Why computers suck at maths

Google maths fail
It might be perfectly obvious to you that the answer to this calculation is 1 – but apparently it's not to Google

Computers might struggle to exhibit intelligent behaviour, but blindly performing arithmetic calculations is surely their forte. Or is it?

The failure of Google's online calculator and Excel's apparent inability to give correct answers to simple calculations are both well-known problems among programmers, but these aren't really bugs in the normal sense of the word. Instead they're just a consequence of the fact that computers suck at maths.

Computers perform calculations in quite a different way from the methods that humans use to do arithmetic – and that means that they habitually come up with the wrong answer. Here we investigate some of the shocking consequences of this revelation before delving into the reason why computers suck at maths.

Close isn't close enough

For anyone still to be convinced that computers can't get simple arithmetic right, let's start off with a few examples that you can try out yourself.

First up, Google's calculator. If you've never tried it out before, to get a feel for how it works, surf to www.google.co.uk, type 5*9+(sqrt 9)^3 into the search box and click on 'Search'. You'll find that it comes back with the correct answer: '5 * 9 + (sqrt 9) ^3 = 72'.

Now let's try another calculation. Type in 599,999,999,999,999 - 599,999,999,999,998. Quite clearly, this should give an answer of 1. Unbelievably, however, Google responds with this: '599,999,999,999,999 – 599,999,999,999,998 = 0'. Just a rare and unfortunate example, perhaps?

OK then, let's try another simple calculation. Type =850*77.1 into cell A1 of an Excel 2007 workbook (it doesn't work – or should that be it does work – in earlier versions of Excel). A bit of mental arithmetic suggests that the answer ought to be in the region of 60,000; in fact the correct answer is 65,535.

Excel has other ideas. It will tell you that the result of this multiplication is 100,000, which is out by a massive 34,465. And to prove that this is no flash in the pan, how about using a selection of online calculators to work out 1.0 - 0.9 - 0.1?

You'll probably find at least half of them will come up with an answer of -2.77555756 E-17 – scientific notation for -0.0000000000000000277555756. (If all the ones you try give the right answer, take a look at www.calculator.net.)


BAD MATHS: Since 1.0 - 0.9 - 0.1 equals 0, why are so many online calculators convinced that this value is the answer instead?

OK, this answer might not be far removed from the correct answer of 0, but why can't the calculator come up with the right answer – an answer that's blatantly obvious to anyone who is conversant with simple arithmetic?

How computers do maths

Although computers can handle integers (whole numbers), for general-purpose arithmetic they store numbers in floating point format because it's so much more efficient in memory use.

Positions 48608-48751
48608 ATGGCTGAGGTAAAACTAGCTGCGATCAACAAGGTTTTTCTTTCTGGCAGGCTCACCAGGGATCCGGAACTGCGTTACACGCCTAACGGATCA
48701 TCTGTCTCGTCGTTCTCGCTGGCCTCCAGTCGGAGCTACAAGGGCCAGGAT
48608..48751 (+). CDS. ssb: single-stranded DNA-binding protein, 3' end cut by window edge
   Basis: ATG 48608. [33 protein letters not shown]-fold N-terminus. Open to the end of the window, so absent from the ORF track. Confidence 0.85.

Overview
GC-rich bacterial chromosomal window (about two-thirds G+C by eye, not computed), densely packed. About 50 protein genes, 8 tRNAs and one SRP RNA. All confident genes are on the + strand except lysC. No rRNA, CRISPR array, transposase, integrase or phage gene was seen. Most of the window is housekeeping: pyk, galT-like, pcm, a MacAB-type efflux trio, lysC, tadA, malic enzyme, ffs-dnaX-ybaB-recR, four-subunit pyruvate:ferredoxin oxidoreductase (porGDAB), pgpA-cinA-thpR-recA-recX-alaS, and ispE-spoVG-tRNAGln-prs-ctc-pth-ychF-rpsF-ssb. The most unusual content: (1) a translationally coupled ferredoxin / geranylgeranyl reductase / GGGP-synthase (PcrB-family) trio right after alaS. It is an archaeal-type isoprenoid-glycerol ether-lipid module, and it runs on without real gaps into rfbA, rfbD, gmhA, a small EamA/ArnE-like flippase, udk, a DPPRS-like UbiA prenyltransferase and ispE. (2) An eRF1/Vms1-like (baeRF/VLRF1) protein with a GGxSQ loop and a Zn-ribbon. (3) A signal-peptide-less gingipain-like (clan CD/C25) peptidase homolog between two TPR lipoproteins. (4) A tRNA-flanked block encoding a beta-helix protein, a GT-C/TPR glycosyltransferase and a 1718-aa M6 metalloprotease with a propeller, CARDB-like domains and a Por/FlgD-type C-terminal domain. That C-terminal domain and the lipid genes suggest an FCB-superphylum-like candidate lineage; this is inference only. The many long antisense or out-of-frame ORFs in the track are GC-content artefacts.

Let's take the double precision floating point representation as an example. It uses 64 bits to store each number and permits values from about -10308 to 10308 (minus and plus 1 followed by 308 zeros, respectively) to be stored. Furthermore, fractional values as small as plus or minus 10-308 (that's a decimal point followed by 307 zeros and then a 1) can be stored.

By way of contrast, if the same 64 bits were used to store integers, the range would be −9,223,372,036,854,775,808 to +9,223,372,036,854,775,807, and fractional values couldn't be represented.

The secret to this apparently amazing efficiency is approximation. Of those 64 bits, one represents the sign (so whether the value is positive or negative), 52 bits represent the mantissa (that's the actual numbers) and the remaining 11 bits represent the exponent (how many zeros there are or where the decimal point is).

So although a much greater range of numbers can be stored using floating point notation, the precision is actually less than can be achieved in integer format, since only 52 bits are available. In fact, 52 bits of binary information represents a 16-bit decimal number, so any values that differ only in their 17th decimal point will actually be seen as identical.

The situation with Google thinking that 599,999,999,999,999 - 599,999,999,999,998 equals 0 is similar, although it's evident that Google's calculator actually uses less than the normal 52 bits for the mantissa. That some calculators give a non-zero result to the calculation 1.0 - 0.9 - 0.1 might seem different since we appear to be nowhere close to the limit of 64-bit floating point arithmetic.

But that's forgetting one important fact – that computers work in binary. And although 0.1 might have only one significant digit in decimal, in binary notation the mantissa is a repeating sequence. This means that 0.1 can never be represented accurately in binary, no matter how many bits you use.